Michigan considers dropping pre-employment marijuana drug testing for state jobs

Michigan Civil Service Commission seeking public comment

The state of Michigan is considering dropping pre-employment drug testing requirements for marijuana.

Currently, qualified employees who fail a drug test for marijuana are then barred from applying for another state job for three years.

In May, the Michigan Civil Service Commission proposed a rule change that would drop pre-employment drug testing for marijuana. There are exceptions for certain designated jobs like state police troopers and drivers of commercial vehicles.

“If approved, they would not impact current testing policies applicable to test-designated positions or those applicable to employees, nor would they change current prohibitions on an employee’s use of drugs while on duty or reporting for or being on duty with a prohibited level of drugs present in the employee’s bodily fluids,” the commission said in a statement.

According to Quest Diagnostics, a national lab company, marijuana use among U.S. workers reached historic highs last year. They analyzed over 6 million general workforce urine tests and found 4.3% tested positive for marijuana. That’s up from 3.9% in 2021.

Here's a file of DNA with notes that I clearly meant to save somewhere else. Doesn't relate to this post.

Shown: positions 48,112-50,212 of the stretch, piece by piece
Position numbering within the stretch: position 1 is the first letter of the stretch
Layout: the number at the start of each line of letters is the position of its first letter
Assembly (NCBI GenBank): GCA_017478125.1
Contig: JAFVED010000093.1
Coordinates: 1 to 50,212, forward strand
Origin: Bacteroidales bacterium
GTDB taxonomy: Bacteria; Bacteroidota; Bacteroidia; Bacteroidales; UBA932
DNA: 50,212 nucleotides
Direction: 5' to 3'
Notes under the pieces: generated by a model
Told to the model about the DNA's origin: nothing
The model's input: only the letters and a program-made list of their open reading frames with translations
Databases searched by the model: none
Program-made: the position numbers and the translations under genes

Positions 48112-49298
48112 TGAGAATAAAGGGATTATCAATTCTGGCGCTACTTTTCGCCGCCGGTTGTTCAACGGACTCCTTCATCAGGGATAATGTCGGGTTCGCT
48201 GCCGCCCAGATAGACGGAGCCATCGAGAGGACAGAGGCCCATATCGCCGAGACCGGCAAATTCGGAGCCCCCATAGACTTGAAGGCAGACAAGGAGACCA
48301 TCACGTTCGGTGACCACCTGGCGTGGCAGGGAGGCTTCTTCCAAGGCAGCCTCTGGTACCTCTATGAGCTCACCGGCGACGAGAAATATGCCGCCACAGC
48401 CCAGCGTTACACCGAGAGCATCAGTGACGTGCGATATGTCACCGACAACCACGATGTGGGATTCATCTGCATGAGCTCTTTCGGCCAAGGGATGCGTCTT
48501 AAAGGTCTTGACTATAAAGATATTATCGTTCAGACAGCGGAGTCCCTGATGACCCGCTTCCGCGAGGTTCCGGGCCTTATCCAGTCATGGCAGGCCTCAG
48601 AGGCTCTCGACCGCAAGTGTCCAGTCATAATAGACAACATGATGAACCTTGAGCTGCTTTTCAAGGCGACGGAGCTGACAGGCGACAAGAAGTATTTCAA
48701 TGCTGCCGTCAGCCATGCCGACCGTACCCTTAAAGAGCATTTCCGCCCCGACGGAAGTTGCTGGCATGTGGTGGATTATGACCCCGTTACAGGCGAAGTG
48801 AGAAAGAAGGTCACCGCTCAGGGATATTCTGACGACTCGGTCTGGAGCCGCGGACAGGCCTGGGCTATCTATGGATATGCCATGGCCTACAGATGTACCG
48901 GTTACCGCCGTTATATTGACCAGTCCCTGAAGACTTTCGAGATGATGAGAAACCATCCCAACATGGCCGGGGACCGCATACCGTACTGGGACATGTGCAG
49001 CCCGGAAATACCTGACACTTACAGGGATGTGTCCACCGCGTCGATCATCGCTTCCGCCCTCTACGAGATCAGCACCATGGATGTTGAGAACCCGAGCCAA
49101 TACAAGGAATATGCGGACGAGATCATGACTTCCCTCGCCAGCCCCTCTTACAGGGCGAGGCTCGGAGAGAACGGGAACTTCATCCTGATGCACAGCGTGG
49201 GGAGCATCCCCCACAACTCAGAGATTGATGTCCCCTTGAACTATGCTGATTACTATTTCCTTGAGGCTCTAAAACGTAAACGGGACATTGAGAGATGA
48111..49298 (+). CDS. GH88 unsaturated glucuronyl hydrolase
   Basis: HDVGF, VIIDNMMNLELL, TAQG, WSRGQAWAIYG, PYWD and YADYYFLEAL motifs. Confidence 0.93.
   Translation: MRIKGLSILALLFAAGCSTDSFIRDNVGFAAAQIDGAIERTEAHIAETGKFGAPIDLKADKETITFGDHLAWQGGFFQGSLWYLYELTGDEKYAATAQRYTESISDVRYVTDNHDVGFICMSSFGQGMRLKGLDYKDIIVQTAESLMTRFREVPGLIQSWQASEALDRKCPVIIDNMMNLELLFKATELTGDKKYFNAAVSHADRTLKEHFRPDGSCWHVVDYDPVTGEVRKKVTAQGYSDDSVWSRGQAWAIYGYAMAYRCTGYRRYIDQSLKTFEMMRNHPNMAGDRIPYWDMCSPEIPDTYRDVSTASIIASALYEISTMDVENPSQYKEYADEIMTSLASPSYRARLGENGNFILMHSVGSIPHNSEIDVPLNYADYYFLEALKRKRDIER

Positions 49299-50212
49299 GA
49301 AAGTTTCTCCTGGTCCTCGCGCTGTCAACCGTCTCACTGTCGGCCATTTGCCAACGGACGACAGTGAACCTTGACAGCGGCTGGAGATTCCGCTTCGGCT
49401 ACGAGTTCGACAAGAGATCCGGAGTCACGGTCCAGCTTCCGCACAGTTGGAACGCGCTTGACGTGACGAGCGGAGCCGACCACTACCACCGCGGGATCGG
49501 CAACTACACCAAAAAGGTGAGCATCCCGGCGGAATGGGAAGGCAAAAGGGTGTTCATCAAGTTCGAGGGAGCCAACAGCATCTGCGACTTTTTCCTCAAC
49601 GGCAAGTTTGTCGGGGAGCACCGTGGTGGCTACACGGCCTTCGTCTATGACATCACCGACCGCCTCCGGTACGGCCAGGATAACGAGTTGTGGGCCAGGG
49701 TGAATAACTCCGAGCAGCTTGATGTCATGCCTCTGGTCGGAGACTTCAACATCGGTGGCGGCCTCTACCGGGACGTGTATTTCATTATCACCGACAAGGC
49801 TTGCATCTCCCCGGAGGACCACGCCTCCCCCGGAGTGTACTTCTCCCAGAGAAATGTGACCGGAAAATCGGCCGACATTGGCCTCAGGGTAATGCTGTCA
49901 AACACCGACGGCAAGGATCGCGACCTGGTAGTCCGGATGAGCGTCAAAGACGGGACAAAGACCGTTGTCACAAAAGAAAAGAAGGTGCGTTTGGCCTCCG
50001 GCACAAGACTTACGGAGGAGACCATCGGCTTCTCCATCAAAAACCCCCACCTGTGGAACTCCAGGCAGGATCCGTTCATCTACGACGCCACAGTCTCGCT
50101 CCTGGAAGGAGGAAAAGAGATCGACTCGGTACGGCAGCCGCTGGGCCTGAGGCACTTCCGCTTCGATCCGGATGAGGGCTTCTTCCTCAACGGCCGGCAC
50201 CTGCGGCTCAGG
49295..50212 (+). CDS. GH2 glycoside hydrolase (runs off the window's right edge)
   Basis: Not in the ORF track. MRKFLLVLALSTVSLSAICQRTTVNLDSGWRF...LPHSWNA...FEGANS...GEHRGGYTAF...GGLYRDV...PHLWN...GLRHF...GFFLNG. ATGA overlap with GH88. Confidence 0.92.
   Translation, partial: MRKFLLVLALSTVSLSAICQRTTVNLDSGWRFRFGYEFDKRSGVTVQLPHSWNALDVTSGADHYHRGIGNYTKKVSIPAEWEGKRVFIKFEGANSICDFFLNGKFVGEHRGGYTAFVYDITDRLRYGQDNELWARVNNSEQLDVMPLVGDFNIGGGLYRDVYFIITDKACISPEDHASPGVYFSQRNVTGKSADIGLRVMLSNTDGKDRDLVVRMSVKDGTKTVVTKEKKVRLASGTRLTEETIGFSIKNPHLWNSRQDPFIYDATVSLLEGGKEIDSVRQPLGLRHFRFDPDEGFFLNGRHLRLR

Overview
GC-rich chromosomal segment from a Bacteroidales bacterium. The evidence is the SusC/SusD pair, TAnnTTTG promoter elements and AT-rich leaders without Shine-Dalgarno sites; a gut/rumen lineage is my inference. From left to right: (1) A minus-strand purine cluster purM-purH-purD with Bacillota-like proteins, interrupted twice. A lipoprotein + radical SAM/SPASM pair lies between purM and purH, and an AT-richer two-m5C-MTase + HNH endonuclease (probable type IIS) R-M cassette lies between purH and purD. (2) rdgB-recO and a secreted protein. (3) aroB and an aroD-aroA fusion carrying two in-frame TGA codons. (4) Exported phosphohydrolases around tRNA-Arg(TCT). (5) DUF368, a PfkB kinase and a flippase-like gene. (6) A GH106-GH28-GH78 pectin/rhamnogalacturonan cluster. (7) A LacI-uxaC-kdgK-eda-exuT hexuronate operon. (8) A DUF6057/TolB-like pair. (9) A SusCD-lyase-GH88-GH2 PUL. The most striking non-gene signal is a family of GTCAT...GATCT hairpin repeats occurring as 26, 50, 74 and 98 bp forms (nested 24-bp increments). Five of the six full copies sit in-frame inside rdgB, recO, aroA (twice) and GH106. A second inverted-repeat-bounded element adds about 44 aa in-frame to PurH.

That represents the highest number of marijuana-positive test results ever recorded by Quest Diagnostics since it started analyzing data in 1988.

Comments on the proposed amendments may be emailed to MCSC-OGC@mi.gov or sent to Office of the General Counsel, Michigan Civil Service Commission, P.O. Box 30002, Lansing, Michigan, 48909. Comments must be received by June 23, 2023.

Commissioners declined to be interviewed for this story because they do not want to influence public comment. The commission will review public feedback at their July 12 meeting.

Recreational marijuana use for adults 21 and older has been legal in Michigan since 2018. Marijuana is still illegal at the federal level and is still classified as a Schedule 1 controlled substance.

Schedule 1 drugs are defined as drugs with no currently accepted medical use and high potential abuse. Other Schedule 1 drugs are heroin, LSD, and ecstasy.


About the Author:

Priya joined WDIV-Local 4 in 2013 as a reporter and fill-in anchor. Education: B.A. in Communications/Post Grad in Advanced Journalism